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Q&A: Ranveer Chandra, Microsoft

As Microsoft works to bring robust data analytics to agriculture, this computer scientist shares why the tech giant is growing its presence in the sector.

A few years ago a study looked at a number of sectors and where they were in digital transformation. “It was clear agriculture was lagging,” says Ranveer Chandra, chief scientist, Microsoft Azure Global. “One of the biggest reasons it has been lagging is because it doesn’t have the right data to drive the transformation.”

With its approach, Microsoft tries to bridge the gap. “We can push the boundaries with initiatives like FarmBeats to drive agriculture’s digital transformation,” he says.

Successful Farming sat down with the computer scientist to learn more about the tech giant’s growing presence in agriculture.

SF: Why is Microsoft becoming more visible in agriculture?

RC: Many of the grower’s decisions are based on guesswork today. By capturing large amounts of data from the farm and then using artificial intelligence (AI) and machine learning to translate that data into insights, Microsoft is building technology that replaces the guesswork. 

To enable data-driven agriculture, a seamless data collection system is needed. Our FarmBeats platform enables seamless data collection from a wide variety of sources, including sensors, satellites, drones, and weather stations. It then leverages machine learning, so partner ag tech companies can turn that data into actionable intelligence for farmers. 

Because farms also don’t have great connectivity, Microsoft is investing in technologies such as TV white space, as well as the Azure IoT Edge for collecting data, which can then be ingested in FarmBeats.

Ultimately, FarmBeats can play an important role in sustainably feeding the world with more food – and more nutritious food. It’s also important to point out we are not an agriculture company, and it is not our area of expertise. Our role is to bring Microsoft’s digital innovation to agriculture. To achieve this, we work with a number of partners, and continually add more partners, to the FarmBeats ecosystem who are building solutions for agriculture on top of our platform.

SF: How is AI going to make ag smarter and farms more profitable?

RC: AI can help enable several scenarios for agriculture, from automation to precision agriculture. It can help fill gaps in data from the farm and also predict some values. With the AI in FarmBeats, you can see the soil moisture values throughout the farm with very few sensors. You can also estimate what the soil moisture will be a few days in advance. Several ag applications can be built on top of this AI-built model. For example, when, where, and how much to irrigate, when to sow the seed, when to fertilize, and many more.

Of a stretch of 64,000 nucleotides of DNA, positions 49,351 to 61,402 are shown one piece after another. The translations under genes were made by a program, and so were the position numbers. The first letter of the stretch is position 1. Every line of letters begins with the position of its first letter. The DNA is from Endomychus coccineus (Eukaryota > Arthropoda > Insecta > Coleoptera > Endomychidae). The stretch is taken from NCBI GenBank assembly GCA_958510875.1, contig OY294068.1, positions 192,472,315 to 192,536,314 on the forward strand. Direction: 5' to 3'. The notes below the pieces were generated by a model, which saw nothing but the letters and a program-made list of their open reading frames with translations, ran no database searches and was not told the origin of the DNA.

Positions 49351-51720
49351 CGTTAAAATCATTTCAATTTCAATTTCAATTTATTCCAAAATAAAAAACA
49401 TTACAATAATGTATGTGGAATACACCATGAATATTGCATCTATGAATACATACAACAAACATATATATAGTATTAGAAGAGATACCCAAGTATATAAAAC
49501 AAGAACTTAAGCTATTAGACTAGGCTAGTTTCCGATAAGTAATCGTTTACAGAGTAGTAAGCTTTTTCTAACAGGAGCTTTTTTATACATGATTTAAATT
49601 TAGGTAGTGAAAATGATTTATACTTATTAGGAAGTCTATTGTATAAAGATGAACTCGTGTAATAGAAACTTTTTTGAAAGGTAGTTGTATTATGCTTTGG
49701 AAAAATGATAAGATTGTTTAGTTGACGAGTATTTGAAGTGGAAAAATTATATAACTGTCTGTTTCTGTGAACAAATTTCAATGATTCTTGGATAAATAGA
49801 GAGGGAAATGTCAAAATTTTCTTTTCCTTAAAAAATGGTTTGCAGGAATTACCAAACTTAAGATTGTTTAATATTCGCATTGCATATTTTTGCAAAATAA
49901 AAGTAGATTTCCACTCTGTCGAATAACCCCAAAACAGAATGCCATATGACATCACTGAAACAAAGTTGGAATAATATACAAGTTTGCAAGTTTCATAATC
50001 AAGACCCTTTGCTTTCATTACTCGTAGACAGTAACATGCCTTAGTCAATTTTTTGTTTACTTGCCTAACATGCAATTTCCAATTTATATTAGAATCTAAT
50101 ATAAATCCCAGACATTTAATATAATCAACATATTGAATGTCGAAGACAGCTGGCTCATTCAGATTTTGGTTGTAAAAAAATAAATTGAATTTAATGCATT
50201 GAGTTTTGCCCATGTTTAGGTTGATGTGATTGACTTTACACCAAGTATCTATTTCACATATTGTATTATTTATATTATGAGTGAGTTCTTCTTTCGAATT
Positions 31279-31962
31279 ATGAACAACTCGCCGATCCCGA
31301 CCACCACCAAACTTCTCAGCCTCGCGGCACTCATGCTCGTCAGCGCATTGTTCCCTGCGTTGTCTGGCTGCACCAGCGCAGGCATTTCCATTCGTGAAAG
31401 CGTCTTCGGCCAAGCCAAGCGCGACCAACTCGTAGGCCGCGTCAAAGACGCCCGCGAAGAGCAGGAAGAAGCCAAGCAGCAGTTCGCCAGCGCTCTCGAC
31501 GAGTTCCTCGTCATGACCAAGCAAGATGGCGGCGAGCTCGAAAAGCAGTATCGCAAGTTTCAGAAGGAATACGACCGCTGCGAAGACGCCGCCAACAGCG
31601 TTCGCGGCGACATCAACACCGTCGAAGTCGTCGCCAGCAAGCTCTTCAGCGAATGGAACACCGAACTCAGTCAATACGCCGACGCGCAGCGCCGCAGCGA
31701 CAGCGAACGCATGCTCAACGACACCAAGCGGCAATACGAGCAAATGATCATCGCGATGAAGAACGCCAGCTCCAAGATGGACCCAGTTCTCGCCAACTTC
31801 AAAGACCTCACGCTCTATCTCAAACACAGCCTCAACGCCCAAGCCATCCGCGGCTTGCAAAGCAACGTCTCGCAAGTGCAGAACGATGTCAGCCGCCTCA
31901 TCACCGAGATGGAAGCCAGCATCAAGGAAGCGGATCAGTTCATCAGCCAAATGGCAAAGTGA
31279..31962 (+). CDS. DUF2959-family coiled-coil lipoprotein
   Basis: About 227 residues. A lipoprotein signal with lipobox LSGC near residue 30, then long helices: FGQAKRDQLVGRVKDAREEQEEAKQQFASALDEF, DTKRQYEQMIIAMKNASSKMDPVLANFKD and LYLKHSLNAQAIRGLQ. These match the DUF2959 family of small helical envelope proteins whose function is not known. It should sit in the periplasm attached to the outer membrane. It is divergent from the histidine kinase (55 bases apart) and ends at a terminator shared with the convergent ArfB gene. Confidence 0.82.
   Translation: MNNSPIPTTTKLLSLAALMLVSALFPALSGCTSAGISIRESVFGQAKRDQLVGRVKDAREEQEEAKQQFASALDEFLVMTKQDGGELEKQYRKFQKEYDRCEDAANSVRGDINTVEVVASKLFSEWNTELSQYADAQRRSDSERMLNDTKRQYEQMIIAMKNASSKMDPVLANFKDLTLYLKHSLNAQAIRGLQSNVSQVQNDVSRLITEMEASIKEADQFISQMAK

That said, a lot of the work in ag is based on what data you can get from the farm right now, which is very limited. That also limits the amount of AI you can do, because AI is only as good as your data. If you don’t have good data, your AI models will suffer. 

FarmBeats allows us to gather large amounts of data from the farm and from trusted sources in the cloud. By bringing data together (e.g., satellite, weather, tractor, and sensor data), people can start thinking about how to transform the entire food value chain from production to harvest to store shelves.

SF: How is Microsoft making technology more affordable?

RC: No matter what technology we employ, the overall cost has to be affordable for every farmer. In achieving that, data quality must not be compromised.

For example, if farmers want to get an accurate representation of soil moisture, they need to deploy numerous sensors across an entire field, which can be costly. To gain the most intelligence, FarmBeats determines the best location to place sensors in a field. It then combines the data gathered on the ground with aerial imagery so a farmer can build detailed maps of his or her farm with few sensors.

TV white space radios use available TV channels and don’t need dedicated spectrum. Like WiFi, the radios are inexpensive. Because soil moisture and soil electrical conductivity (EC) sensors are expensive, we also realize many farmers aren’t willing to spend hundreds of dollars on this technology. It led us to ask, “How can we help farmers understand what’s going on in their soil at a lower cost?”


Hometown: Jamshedpur, India

Background: Ranveer Chandra is the chief scientist at Microsoft Azure Global. His research is part of multiple Microsoft products, including Windows, Visual Studio, and Azure. He leads the FarmBeats, battery, and TV white space research projects at Microsoft. Chandra has published over 90 research papers, and he has been granted over 100 patents. 

Education: His undergraduate degree is from IIT Kharagpur, India, and he has a doctorate from Cornell University.

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